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- The 2014 Big Picture on Cyber Security
- AFCEA Answers
- Ask the CIO
- Building the Hybrid Cloud
- Connected Government: How to Build and Procure Network Services for the Future
- Continuing Diagnostics and Mitigation: Discussion of Progress and Next Steps
- Federal Executive Forum
- Federal Tech Talk
- The Future of Government Data Centers
- The Future of IT: How CIOs Can Enable the Service-Oriented Enterprise
- The Intersection: Where Technology Meets Transformation
- Maximizing ROI Through Data Center Consolidation
- Moving to the Cloud. What's the best approach for me
- Navigating Tough Choices in Government Cloud Computing
- The New Generation of Database
- Satellite Communications: Acquiring SATCOM in Tight Times
- Targeting Advanced Threats: Proven Methods from Detection through Remediation
- Transformative Technology: Desktop Virtualization in Government
- The Truth About IT Opex and Software Defined Networking
- Value of Health IT
- Air Traffic Management Transformation Report
- Cloud First Report
- General Dynamics IT Enterprise Center
- Gov Cloud Minute
- Government in Technology Series
- Homeland Security Cybersecurity Market Report
- National Cybersecurity Awareness Month
- Technology Insights
- The Cyber Security Report
- The Next Generation Cyber Security Experts
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Search Tags: cybersecurity
California's CISO steps down, AOL's ICQ sale raises hackles
The editor-in-chief of the controversial web site Wikileaks' is sending out pleas for financial and legal help. Julian Assange is looking for some support in the formation of local "Friends of WikiLeaks" chapters to help build out the site's mission to (ostensibly) protect whistleblowers, journalists and activists. With pressure on the site coming from several directions - possibly including the Pentagon - regarding its publication of potentially sensitive information - Assange has sent out emails with the header "WikiLeaks may be under attack."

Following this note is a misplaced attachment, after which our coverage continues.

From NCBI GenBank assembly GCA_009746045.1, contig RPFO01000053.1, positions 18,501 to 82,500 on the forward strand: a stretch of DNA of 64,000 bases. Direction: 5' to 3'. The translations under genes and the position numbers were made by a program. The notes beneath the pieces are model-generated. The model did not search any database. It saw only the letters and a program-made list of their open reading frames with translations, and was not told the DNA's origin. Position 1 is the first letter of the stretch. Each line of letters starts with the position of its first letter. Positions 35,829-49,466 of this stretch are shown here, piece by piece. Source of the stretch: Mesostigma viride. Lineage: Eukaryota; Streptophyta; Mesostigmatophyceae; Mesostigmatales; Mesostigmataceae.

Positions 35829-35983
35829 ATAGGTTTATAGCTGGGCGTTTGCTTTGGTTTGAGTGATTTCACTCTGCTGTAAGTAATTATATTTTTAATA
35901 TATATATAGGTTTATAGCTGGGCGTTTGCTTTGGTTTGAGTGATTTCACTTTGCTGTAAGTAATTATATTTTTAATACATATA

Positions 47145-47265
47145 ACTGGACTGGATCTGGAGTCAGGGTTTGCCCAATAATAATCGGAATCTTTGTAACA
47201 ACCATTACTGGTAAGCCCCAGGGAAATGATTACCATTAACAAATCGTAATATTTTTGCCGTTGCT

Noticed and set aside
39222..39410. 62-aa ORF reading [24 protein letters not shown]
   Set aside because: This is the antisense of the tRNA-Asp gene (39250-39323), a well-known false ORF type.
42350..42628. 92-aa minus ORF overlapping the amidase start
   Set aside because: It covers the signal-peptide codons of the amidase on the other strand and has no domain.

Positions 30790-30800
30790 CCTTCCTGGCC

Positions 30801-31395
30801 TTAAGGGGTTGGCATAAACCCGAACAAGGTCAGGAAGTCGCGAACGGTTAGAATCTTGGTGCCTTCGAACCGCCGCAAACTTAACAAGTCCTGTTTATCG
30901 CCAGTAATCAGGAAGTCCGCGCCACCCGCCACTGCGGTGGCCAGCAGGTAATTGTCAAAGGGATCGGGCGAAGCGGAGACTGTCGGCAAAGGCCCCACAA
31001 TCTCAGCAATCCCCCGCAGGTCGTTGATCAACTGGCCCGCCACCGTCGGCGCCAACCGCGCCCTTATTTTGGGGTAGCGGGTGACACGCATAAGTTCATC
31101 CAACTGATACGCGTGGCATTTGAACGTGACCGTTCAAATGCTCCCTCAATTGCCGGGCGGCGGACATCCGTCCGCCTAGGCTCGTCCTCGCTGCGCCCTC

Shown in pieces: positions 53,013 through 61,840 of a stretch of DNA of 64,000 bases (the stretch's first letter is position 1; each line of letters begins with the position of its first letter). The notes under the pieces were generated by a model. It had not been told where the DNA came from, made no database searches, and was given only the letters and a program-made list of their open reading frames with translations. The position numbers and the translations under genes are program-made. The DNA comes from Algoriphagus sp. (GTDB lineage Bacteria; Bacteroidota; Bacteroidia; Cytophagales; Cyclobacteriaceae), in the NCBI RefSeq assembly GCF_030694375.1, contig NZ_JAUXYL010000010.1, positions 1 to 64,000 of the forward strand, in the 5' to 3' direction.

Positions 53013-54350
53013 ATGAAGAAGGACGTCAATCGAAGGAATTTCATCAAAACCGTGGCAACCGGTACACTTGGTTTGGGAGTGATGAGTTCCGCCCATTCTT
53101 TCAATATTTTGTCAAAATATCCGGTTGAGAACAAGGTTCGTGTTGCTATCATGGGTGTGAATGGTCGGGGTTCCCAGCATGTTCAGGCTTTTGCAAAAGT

Deputy Secretary of Defense William Lynn traveled to Ottawa recently to try and drum up support for a new international organization to combat cyber warfare. He told the Canadian audience the U.S. can't defend its networks alone, and pointed to increasing threats from hackers and computer viruses. The visit marked the kick-off a U.S.-led initiative to create such an international organization. Discussions have begun with several countries.
A companion bill will be introduced in the House.
CERT lacking in leadership
A cybersecurity bill authored by three prominent Senators not only has the support of Senate Majority Leader Harry Reid - it's also picked up support from several influential members of the House of Representatives. Meanwhile, the House Homeland Security Committee finds more questions than answers as it tries to understand the scope of the challenge of protecting America's cyber infrastructure.
Senator Joseph Lieberman thinks his cybersecurity bill will be the one to cross the finish line to the President's desk.
Are federal agencies doing all they can to deal with cybersecurity threat?
Senator Tom Carper tells Federal News Radio there is a lot of room for improvement.
Learn more in today's cybersecurity update.